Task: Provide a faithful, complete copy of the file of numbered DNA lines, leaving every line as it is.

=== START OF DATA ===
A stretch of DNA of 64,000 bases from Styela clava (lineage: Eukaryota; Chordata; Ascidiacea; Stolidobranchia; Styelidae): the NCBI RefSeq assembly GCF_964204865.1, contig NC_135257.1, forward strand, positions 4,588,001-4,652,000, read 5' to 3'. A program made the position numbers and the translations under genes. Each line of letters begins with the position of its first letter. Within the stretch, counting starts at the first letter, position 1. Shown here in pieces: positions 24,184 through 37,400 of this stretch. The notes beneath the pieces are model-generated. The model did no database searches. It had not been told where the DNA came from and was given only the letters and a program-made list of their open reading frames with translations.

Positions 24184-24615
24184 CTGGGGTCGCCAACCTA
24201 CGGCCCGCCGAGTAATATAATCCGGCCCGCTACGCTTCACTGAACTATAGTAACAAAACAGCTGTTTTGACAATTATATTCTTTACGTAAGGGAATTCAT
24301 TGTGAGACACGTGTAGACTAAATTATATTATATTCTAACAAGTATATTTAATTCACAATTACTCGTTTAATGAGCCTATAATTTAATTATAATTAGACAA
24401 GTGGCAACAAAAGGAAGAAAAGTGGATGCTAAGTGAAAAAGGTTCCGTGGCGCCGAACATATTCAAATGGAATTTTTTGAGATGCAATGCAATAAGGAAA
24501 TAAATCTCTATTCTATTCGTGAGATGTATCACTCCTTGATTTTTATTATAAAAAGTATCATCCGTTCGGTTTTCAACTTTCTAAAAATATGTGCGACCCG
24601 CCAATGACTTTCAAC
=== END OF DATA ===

A stretch of DNA of 64,000 bases from Styela clava (lineage: Eukaryota; Chordata; Ascidiacea; Stolidobranchia; Styelidae): the NCBI RefSeq assembly GCF_964204865.1, contig NC_135257.1, forward strand, positions 4,588,001-4,652,000, read 5' to 3'. A program made the position numbers and the translations under genes. Each line of letters begins with the position of its first letter. Within the stretch, counting starts at the first letter, position 1. Shown here in pieces: positions 24,184 through 37,400 of this stretch. The notes beneath the pieces are model-generated. The model did no database searches. It had not been told where the DNA came from and was given only the letters and a program-made list of their open reading frames with translations.

Positions 24184-24615
24184 CTGGGGTCGCCAACCTA
24201 CGGCCCGCCGAGTAATATAATCCGGCCCGCTACGCTTCACTGAACTATAGTAACAAAACAGCTGTTTTGACAATTATATTCTTTACGTAAGGGAATTCAT
24301 TGTGAGACACGTGTAGACTAAATTATATTATATTCTAACAAGTATATTTAATTCACAATTACTCGTTTAATGAGCCTATAATTTAATTATAATTAGACAA
24401 GTGGCAACAAAAGGAAGAAAAGTGGATGCTAAGTGAAAAAGGTTCCGTGGCGCCGAACATATTCAAATGGAATTTTTTGAGATGCAATGCAATAAGGAAA
24501 TAAATCTCTATTCTATTCGTGAGATGTATCACTCCTTGATTTTTATTATAAAAAGTATCATCCGTTCGGTTTTCAACTTTCTAAAAATATGTGCGACCCG
24601 CCAATGACTTTCAAC